Exercise therapy in women treated for breast cancer

CRANK, Helen Joanne (2007). Exercise therapy in women treated for breast cancer. Doctoral, Sheffield Hallam University (United Kingdom)..

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Treatment for breast cancer can result in reduced quality of life (QoL), psychological and physical well-being. Evidence suggests that exercise may be of therapeutic benefit for breast cancer patients. To date, however, no randomised controlled trial in the UK has examined the effects of aerobic exercise therapy upon QoL and associated outcomes in women who have completed breast cancer treatment. Furthermore no trial has included an exercise-placebo and a usual care group to control for possible attention effects arising from instructor-patient interaction. Therefore, the purpose of this thesis was to examine the effects of a supervised one-to-one aerobic exercise-therapy intervention upon QoL and associated outcomes in women who had completed treatment for breast cancer 12-36 months previously. Additional aims of the thesis were to provide detailed information about participants' adherence to the trial interventions and to examine the most effective methods of recruitment into the trial. A qualitative study was also included to explore the personal exercise experiences of participants who took part in the exercise therapy and exercise-placebo interventions.The sample consisted of 108 sedentary women who had been treated for breast cancer 12-36 months previously. The mean age of the participants was 51 years (age range 32-65years). The primary route of recruitment was via clinician invitation letters. Participants were randomised to one of three groups: exercise therapy (n=34), exercise-placebo (n=36) or usual care (n=38). The exercise therapy and exercise-placebo groups attended one-to-one supervised sessions three times a week for a period of eight weeks (24 sessions in total). The exercise therapy group participated in moderate intensity aerobic exercise and received exercise counselling designed to promote exercise participation. The exercise-placebo group participated in light flexibility, mobility and body conditioning exercises and did not receive exercise counselling.Repeated measures mixed analyses of covariance (controlling for baseline scores) revealed a significant mean difference of 9.8 units in the primary outcome (QoL), Functional Assessment of Cancer Therapy (FACT-G)-General scale, favouring exercise therapy at eight week follow-up relative to usual care. The exercise placebo group did not report similar statistical significant benefits. Significant differences favouring exercise therapy relative to usual care were found for FACT-B (breast cancer specific QoL), social/family well-being, functional well-being and breast specific concerns subscales. Outcomes including depression, physical self-worth and aerobic fitness improved significantly in the exercise therapy group compared to usual care. Adherence to both exercise interventions was excellent. The estimated trial recruitment rate based on clinician invitation was 28.6%.Findings from the qualitative study revealed participants perceived the exercise interventions had accelerated their psychological and physical recovery from breast cancer. A patient-centred approach mediated exercise enjoyment and adherence.This pioneering study demonstrated that exercise therapy was a safe, tolerable intervention that elicited short-term, clinically important benefits upon QoL in women treated for breast cancer. Future research should focus on sustaining QoL benefits through longer-term exercise participation and the feasibility of integrating exercise rehabilitation into mainstream breast cancer care.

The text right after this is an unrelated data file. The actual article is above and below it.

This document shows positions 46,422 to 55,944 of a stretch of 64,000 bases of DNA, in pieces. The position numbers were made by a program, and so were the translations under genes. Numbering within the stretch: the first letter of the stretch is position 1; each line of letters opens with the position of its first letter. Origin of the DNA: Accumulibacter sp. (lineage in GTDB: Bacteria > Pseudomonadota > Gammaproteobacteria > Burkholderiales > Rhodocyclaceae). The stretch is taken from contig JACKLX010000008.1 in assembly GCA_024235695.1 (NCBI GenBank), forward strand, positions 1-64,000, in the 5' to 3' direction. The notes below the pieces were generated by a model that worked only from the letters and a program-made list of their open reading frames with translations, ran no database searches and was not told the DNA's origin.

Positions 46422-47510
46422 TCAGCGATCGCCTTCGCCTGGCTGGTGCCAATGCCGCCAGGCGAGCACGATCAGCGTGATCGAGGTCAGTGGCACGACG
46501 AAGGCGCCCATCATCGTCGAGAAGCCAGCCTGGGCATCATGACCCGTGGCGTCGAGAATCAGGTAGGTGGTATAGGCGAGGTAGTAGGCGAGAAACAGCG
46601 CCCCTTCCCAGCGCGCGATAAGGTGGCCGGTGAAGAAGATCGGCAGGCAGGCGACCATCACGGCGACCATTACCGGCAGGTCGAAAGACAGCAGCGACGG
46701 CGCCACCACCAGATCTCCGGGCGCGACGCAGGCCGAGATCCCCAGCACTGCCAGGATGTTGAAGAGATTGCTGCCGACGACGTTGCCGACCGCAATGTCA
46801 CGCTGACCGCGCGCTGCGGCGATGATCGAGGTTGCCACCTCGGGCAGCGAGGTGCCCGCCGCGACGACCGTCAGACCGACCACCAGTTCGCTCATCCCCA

Item Type: Thesis (Doctoral)
Thesis advisor - Daley, Amanda
Additional Information: Thesis (Ph.D.)--Sheffield Hallam University (United Kingdom), 2007.
Research Institute, Centre or Group - Does NOT include content added after October 2018: Sheffield Hallam Doctoral Theses
Depositing User: EPrints Services
Date Deposited: 10 Apr 2018 17:23
Last Modified: 26 Apr 2021 12:49
URI: https://shura.shu.ac.uk/id/eprint/20648

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